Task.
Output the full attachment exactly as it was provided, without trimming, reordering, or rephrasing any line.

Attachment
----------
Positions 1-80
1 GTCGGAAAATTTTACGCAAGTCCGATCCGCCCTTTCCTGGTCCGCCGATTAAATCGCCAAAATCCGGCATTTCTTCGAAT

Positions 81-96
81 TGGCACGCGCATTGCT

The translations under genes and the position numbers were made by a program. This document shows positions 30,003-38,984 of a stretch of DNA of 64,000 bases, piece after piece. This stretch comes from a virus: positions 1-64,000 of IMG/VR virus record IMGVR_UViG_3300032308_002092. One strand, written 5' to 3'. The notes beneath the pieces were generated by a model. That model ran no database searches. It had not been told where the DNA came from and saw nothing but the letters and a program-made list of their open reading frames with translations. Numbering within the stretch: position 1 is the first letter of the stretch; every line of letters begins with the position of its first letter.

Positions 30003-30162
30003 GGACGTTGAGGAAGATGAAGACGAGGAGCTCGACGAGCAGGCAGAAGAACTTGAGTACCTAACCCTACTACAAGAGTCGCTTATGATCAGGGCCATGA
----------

Positions 1-80
1 GTCGGAAAATTTTACGCAAGTCCGATCCGCCCTTTCCTGGTCCGCCGATTAAATCGCCAAAATCCGGCATTTCTTCGAAT

Positions 81-96
81 TGGCACGCGCATTGCT

The translations under genes and the position numbers were made by a program. This document shows positions 30,003-38,984 of a stretch of DNA of 64,000 bases, piece after piece. This stretch comes from a virus: positions 1-64,000 of IMG/VR virus record IMGVR_UViG_3300032308_002092. One strand, written 5' to 3'. The notes beneath the pieces were generated by a model. That model ran no database searches. It had not been told where the DNA came from and saw nothing but the letters and a program-made list of their open reading frames with translations. Numbering within the stretch: position 1 is the first letter of the stretch; every line of letters begins with the position of its first letter.

Positions 30003-30162
30003 GGACGTTGAGGAAGATGAAGACGAGGAGCTCGACGAGCAGGCAGAAGAACTTGAGTACCTAACCCTACTACAAGAGTCGCTTATGATCAGGGCCATGA